PITTSBURG — Kansas Crossing Casino and Hotel opened Friday morning with a bang — literally.
Officials with the casino depressed a “detonator” which looked like an old fashioned mining tool, and with a bang and a shower of confetti the final state-owned casino in Kansas was declared officially open.
It was the culmination of a process which began in May of 2016 when the first shovelful of dirt was turned and lead developer Bruce Christianson announced that the oft-delayed project would be $85 million rather than the $75 million of the original proposal.
“It’s been a challenge,” he said Friday, an allusion to the lawsuit by the Cherokee County Commission and losing proposal Castle Rock, which delayed construction by nine months.
Christianson said the project wouldn’t have been possible without the help of the City of Pittsburg and Crawford County.
“I want to specifically thank the city and county officials,” he said. “Everyone has been so helpful to us.”
Christianson also thanked Kansas State Senator Jake LaTurner, (R-Pittsburg), who authored the bill which reduced the initial investment required to build the casino, paving the way for the opening.
LaTurner also called out Representative Adam Lusker, (D-Frontenac), as well as other area representatives who helped shepherd the bill through the Kansas House.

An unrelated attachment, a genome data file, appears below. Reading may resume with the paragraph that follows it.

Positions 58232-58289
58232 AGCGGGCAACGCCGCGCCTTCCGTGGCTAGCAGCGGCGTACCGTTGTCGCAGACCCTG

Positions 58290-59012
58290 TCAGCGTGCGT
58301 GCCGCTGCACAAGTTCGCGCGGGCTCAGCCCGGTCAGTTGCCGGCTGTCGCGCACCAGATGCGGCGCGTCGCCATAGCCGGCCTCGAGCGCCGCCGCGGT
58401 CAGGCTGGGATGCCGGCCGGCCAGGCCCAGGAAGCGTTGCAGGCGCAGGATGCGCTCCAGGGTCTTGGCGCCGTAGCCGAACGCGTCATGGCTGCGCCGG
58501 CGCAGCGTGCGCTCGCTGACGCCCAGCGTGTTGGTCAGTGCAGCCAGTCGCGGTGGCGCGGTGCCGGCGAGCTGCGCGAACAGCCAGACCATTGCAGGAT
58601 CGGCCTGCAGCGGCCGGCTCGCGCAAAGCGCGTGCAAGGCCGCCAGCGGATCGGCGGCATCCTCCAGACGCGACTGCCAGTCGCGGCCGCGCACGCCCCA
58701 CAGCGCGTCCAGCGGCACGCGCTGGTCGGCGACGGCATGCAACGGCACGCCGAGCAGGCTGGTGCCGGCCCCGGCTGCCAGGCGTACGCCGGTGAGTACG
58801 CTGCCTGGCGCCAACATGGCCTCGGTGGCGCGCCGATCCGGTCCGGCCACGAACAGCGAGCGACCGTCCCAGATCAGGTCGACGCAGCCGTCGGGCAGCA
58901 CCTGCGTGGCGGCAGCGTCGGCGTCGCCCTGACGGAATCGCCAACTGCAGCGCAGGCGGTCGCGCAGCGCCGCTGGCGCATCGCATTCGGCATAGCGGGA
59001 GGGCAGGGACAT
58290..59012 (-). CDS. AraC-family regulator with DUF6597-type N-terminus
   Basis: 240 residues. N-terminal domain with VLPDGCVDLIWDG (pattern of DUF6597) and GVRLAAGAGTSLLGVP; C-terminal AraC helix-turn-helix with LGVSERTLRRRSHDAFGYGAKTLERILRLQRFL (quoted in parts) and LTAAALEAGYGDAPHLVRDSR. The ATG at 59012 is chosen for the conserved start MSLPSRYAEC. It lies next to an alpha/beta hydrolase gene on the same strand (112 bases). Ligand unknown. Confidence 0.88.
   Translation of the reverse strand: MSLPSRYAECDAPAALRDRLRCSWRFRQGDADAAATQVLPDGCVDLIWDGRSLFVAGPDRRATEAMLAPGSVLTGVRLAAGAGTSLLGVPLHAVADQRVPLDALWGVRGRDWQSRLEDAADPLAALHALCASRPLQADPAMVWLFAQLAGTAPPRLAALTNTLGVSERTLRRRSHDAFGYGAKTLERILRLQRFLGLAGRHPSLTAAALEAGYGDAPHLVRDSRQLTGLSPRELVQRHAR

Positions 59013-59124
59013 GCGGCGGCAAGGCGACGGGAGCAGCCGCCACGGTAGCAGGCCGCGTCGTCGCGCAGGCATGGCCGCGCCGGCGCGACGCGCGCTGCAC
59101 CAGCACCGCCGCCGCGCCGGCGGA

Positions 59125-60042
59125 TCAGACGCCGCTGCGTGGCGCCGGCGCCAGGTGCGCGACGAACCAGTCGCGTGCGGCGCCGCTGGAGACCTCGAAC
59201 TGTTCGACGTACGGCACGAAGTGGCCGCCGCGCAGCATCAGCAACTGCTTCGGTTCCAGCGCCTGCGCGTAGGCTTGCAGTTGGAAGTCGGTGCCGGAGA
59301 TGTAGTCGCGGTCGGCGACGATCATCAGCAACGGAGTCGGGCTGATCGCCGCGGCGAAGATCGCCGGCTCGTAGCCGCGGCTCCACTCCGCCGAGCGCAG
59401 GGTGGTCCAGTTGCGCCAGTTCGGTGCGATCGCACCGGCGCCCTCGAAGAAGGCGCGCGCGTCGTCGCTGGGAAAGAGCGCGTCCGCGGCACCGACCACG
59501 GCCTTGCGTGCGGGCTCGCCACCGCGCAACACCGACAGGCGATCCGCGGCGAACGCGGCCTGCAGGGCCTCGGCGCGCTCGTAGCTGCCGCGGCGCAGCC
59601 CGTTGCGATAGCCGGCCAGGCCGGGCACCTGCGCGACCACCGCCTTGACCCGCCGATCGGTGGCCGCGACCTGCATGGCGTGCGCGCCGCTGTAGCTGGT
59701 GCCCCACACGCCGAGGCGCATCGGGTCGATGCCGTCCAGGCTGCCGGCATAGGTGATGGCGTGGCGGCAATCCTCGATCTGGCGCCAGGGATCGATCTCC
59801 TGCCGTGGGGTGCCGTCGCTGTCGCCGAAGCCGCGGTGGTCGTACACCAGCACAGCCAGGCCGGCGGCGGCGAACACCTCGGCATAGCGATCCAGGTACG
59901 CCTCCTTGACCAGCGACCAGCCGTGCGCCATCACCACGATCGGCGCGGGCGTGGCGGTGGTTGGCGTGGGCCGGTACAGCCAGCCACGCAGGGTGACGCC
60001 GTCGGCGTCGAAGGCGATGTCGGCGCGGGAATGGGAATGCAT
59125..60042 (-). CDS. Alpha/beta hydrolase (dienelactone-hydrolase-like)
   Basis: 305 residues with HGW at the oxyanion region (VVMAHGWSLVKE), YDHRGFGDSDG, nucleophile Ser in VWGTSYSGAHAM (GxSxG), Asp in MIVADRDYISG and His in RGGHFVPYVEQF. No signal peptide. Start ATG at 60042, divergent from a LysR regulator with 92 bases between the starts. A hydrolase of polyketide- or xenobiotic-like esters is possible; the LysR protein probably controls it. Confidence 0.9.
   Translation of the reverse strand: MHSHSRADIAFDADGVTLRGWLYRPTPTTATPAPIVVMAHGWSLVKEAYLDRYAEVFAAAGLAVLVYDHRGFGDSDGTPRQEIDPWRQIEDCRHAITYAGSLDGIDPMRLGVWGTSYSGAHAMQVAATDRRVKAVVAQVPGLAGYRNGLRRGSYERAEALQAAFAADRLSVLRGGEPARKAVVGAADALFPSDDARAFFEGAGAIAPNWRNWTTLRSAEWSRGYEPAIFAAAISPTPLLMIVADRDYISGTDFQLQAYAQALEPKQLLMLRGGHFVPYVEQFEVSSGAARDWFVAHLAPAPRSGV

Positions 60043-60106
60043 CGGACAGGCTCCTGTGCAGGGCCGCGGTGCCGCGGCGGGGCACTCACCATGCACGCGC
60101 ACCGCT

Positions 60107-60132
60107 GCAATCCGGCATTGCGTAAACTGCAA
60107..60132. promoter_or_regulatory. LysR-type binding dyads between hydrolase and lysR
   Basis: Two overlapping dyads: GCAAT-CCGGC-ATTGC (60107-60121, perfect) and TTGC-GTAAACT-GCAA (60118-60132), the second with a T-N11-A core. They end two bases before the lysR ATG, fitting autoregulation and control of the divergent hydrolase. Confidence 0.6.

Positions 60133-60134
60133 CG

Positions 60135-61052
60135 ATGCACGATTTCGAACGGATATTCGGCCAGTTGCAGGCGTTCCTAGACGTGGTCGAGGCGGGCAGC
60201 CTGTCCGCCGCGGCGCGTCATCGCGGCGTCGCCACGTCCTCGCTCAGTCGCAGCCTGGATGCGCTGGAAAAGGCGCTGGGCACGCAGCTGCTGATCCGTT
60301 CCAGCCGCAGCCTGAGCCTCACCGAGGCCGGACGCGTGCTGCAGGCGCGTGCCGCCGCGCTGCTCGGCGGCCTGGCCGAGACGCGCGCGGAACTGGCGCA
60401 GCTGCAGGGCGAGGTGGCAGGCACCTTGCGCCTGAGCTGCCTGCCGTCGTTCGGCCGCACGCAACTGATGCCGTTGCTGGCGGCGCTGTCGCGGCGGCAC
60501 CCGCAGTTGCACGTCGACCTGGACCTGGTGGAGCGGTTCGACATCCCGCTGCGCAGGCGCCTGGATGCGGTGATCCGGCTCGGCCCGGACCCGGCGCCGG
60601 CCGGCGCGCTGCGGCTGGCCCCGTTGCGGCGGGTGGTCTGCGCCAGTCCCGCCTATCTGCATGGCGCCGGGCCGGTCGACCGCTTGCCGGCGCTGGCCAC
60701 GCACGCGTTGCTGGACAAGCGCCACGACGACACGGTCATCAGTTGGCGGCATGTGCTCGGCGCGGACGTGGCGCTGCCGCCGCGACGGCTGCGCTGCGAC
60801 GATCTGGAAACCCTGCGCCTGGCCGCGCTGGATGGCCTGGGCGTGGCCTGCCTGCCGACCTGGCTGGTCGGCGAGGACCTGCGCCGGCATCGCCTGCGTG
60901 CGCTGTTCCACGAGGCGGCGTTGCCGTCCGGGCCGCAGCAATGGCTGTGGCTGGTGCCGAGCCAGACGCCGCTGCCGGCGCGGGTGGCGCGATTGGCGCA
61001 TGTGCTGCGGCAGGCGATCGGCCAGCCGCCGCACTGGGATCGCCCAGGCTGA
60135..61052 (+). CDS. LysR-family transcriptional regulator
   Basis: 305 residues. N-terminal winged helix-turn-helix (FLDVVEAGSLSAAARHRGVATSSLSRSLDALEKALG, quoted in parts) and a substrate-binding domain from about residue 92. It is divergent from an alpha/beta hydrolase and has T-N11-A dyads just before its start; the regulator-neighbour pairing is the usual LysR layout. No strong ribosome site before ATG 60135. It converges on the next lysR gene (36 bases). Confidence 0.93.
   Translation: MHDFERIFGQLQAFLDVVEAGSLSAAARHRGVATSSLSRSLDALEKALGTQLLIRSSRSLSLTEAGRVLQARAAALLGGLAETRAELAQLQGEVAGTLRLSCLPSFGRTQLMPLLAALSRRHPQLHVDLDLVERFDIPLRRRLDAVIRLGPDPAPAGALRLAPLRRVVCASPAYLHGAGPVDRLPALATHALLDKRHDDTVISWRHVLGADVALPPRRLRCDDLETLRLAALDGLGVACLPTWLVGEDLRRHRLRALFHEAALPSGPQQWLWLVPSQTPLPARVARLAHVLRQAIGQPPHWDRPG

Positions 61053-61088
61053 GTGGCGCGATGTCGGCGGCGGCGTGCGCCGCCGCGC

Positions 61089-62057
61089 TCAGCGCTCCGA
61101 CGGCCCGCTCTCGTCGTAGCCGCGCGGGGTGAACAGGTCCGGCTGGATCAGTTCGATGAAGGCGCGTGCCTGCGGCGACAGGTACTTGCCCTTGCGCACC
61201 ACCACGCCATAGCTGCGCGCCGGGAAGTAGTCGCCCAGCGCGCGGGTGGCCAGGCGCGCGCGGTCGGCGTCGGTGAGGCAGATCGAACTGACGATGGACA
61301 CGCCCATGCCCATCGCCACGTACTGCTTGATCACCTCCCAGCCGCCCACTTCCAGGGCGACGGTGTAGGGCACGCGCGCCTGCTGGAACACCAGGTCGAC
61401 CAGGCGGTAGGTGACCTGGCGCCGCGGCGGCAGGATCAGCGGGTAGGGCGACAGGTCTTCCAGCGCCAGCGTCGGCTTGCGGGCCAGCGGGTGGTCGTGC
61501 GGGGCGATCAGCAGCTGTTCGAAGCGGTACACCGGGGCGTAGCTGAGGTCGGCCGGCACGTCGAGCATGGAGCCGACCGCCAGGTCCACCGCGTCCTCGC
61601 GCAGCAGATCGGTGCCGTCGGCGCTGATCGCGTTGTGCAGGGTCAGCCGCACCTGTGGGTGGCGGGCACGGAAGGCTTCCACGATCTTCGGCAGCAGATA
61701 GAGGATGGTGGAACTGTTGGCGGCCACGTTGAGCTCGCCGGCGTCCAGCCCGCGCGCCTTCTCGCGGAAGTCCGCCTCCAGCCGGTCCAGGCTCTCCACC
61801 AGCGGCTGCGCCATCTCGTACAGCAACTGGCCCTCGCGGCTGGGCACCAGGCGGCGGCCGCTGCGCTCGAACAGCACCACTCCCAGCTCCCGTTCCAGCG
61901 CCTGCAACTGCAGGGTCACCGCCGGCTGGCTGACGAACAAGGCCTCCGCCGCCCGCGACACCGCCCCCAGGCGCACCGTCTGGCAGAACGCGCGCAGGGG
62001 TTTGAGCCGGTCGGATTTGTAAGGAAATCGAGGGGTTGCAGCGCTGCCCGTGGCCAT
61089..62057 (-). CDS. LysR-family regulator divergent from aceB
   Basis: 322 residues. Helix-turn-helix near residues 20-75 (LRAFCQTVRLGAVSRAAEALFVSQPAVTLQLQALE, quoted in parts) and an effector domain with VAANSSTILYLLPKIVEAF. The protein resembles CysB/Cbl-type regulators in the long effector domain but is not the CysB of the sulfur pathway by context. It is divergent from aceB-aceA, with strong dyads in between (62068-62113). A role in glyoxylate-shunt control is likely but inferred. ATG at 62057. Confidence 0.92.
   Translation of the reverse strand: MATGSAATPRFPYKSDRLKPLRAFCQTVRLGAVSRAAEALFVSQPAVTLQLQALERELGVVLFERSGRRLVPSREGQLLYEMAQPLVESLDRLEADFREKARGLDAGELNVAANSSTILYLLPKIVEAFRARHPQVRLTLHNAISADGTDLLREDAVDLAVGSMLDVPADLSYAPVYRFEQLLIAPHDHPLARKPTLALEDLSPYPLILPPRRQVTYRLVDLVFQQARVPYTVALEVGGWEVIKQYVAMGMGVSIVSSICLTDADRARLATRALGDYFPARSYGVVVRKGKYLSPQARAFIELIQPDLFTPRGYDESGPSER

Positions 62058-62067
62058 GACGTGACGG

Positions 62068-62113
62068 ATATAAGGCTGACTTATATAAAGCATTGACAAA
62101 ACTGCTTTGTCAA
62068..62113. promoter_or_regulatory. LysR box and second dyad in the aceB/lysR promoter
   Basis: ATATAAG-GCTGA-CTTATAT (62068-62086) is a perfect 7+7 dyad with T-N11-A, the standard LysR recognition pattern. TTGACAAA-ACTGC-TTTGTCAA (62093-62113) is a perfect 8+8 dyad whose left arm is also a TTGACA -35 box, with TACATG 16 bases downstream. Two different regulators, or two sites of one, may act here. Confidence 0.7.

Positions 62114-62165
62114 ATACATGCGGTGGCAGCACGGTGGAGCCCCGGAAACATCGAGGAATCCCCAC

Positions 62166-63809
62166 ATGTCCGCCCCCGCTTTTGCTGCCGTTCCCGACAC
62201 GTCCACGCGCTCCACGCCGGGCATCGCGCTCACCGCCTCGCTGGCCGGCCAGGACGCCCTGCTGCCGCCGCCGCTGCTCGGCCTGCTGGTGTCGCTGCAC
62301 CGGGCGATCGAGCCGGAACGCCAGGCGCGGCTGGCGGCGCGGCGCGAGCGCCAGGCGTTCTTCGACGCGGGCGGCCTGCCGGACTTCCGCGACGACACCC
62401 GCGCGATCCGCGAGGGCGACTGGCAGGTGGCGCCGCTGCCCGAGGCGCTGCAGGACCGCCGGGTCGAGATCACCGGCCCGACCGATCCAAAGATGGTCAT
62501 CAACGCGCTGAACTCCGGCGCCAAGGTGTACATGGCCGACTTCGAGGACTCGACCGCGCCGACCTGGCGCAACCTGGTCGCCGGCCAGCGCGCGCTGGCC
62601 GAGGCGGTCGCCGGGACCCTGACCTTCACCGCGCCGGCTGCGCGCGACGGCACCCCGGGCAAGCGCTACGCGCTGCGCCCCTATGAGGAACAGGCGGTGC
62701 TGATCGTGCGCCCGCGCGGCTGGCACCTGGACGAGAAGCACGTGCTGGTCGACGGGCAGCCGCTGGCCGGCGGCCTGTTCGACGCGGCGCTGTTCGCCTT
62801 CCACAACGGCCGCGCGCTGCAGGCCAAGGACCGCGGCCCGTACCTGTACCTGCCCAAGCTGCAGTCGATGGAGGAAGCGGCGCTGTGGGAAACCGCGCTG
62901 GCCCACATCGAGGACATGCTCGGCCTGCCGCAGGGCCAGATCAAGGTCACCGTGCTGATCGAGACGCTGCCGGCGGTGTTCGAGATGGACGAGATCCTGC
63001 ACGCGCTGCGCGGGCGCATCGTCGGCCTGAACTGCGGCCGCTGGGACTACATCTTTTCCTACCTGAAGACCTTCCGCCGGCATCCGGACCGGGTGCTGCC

He noted the investment and jobs are good for the area.
“An $85 million investment and 400 employees in Southeast Kansas is a big deal,” LaTurner said.
Pittsburg City Manager Daron Hall agreed.
“I’m so proud of the state for seeing what these destination casinos can do,” he said. “It means men and women in our region can go to work.”
Casino General Manager Doug Fisher said Kansas Crossing is already giving back. The proceeds from Monday’s gaming test in which select players club members were allowed to play were donated to several area non-profits, the Child Advocacy Center, the Parsons Area Community Foundation, Safehouse Crisis Center and the American Legion posts of Crawford, Bourbon and Cherokee Counties which each received a check for $5,100.
Once the confetti settled, the doors were opened and a line of players stretching to the back of the casino property were let in.
Ed Kunce, of Joplin, had traveled over early Friday morning in order to be one of the first people in the doors.
“I got up early and came over,” he said, adding he and his wife go to some of the other area casinos occasionally, but came because it was “something new,” and because Kansas Crossing has craps, which is not available elsewhere in the area.
“It’s just exciting,” he said. “Something new and fun to do.”
— Patrick Richardson is the managing editor of the Pittsburg Morning Sun. He can be emailed at firstname.lastname@example.org, or follow him on Twitter @PittEditor.